Every autumn my husband and I watch ski movies, letting the scenes of deep powder and steep skiing fill us in like the first snowfall. I always have high hopes. This time of year I’m ready for the season to start, sniffing the morning air for incoming storms, keeping my eyes on the winter forecast, and sharpening my skis. Skiing is in my blood, and after a few months without the feel of metal edge on forgiving snow I start to feel a little lost.
Enter the high hopes of ski movies.
Some of them meet expectations: The recent Art of Flight knocked my socks off and classics like Steep and Deep and Blizzard of Aahhhs, never get old. Lately, however, I’ve been waiting for something better. As much as I love to watch pros ski incredible lines that I can only dream about, isn’t there something more?
Perhaps because I’m a writer, I want more out of ski movies. I want to be told a story. In Creative Writing 101, a writer learns that a compelling story must have a narrative arc. Interesting characters must transform in some way through the inevitable action of the plot. I’m not saying that ski movies should adhere to the rules of fiction. Yet, when every season starts anew with all-too similar spines, helicopters nosed in to sunlit ridges, skiers jumping over cliffs, I start to wonder how the ski movie industry is going to move forward.
A friend and reader recently lamented the glorification of cliff jumping in ski movies. As a mom, she worries that her kids will associate the kind of skiing in the movies as the norm. I guess I just wish ski movies were a little closer to the experience of real skiers.
Cody Townsend's Tracks with Bombhole, courtesty of codytownsend.com
When Cody Townsend is injured during the filming of Matchstick’s Attack of La Niña after jumping a 70 foot cliff, Scott Gaffney later admits that while watching the fall, there was a moment when he thought, “I may have just watched a friend die.” Townsend came out relatively unscathed (if you consider a knee injury and tibial plateau fracture unscathed). But still. Watch the video and the interview here.
For most of us who plan on skiing until we’re old, even a “minor” knee injury could cause lasting damage to our skiing careers. But professionals–whether ski racers, big mountain film stars or Olympic-bound freeskiers, injury seems inevitable.
If the film-going masses expect the tricks and jumps to get bigger and more impressive every year, skiers and riders will continue to raise the bar. Instead of throwing ever more impressive stunts, I hope for a different direction in the movies.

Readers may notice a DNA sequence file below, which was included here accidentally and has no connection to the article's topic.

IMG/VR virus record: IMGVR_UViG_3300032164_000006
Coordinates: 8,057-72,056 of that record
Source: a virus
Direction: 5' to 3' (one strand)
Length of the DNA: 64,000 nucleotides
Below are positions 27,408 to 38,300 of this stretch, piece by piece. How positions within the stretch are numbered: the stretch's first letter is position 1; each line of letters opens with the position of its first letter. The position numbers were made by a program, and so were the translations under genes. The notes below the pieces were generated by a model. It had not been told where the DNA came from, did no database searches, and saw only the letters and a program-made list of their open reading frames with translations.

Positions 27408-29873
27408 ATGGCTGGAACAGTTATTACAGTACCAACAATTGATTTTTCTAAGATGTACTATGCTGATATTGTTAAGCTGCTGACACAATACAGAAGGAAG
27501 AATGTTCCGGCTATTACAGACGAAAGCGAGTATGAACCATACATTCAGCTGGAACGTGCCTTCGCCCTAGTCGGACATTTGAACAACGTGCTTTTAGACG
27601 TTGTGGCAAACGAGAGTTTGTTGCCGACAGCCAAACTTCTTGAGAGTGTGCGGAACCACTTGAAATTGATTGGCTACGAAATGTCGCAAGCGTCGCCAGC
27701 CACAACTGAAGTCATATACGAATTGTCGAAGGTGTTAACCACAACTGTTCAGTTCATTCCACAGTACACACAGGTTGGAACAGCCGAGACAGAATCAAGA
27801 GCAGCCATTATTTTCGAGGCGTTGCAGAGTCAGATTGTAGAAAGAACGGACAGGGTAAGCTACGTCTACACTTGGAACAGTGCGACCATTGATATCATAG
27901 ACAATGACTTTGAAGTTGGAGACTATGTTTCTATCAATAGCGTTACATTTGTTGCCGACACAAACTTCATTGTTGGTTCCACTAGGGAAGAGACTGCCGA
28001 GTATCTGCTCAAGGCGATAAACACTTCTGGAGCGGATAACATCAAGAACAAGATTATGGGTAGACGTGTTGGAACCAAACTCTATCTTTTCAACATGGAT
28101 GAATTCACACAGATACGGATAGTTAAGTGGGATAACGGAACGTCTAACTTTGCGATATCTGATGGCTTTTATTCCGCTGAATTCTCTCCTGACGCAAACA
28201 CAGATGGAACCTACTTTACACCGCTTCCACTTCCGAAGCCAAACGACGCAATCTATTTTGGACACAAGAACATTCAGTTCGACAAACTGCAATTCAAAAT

Here’s my idea for a ski movie: Take a crew of five or six professional skiers; choose individuals who can string a few sentences together without having to rely on mind-numbing uhhs and dudes and various expletives. Visit five ski areas in the world. Follow the pros as they meet locals and learn where lay the goods. The local that shows them the best lines, the best time, maybe even hooks them up with a place to stay goes with them on their next stop—heli-skiing in Kamchatka or cat skiing in BC or fjord-assisted touring in Norway. I would love to watch that guy or gal, who previously found only brief stashes of powder at his or her local ski area, approach an entire mountain of fresh lines. Call the movie, “Ski Bum Karma.”
In this way, viewers learn about individuals, real skiers sacrificing money and prestige to ski every day. These are the dedicated. These are the individuals that make ski towns worthy places to live. As much as I enjoy watching Eric Hjorleifson talk about how well Ingrid Backstrom can ski, I’d really love to hear what he has to say about Ross Gregg’s dedication and joie de vivre. Ski bums are the true heroes of the ski industry.
In the introduction to this month’s The Ski Journal, editor Mike Berard laments the recent losses in skiing, including Shane McConkey, Arne Backstrom and Kip Garre. It’s important, Berard claims, that such loss “should remind us there are more important elements to life than sliding down a mountain.” And yet these tragedies “are reminders to continue pursuing what is closest to our heart.”
To pursue what is closest to our heart—isn’t that what it’s all about? It’s really not about watching others drop big lines that stoke the fire of a million-dollar industry. It’s not about that Redbull sponsorship or those K2 skis or the Smith goggles that help you keep your eyes on the slopes. Nor is it about Crystal Mountain or Big Sky or any other ski area.
Really it is about pursuing a sport close to your heart. It is about the sparkle of snow crystals caught in a glint of snow; it is the triumphant moment just before you drop in, when your ski tips hang over the lip of the run and the wind rises up to meet you; it is that first turn—whether ripping corduroy, jumping a cornice or letting fly a million powder crystals that sweep you up and envelop your heart.
So all you ski filmmakers out there, feel free to steal my idea. It’s there for the taking. Give us more than another round of a lucky few hitting predictably big lines. Give us a story. Show us real skiers reaping big rewards, living close to their hearts.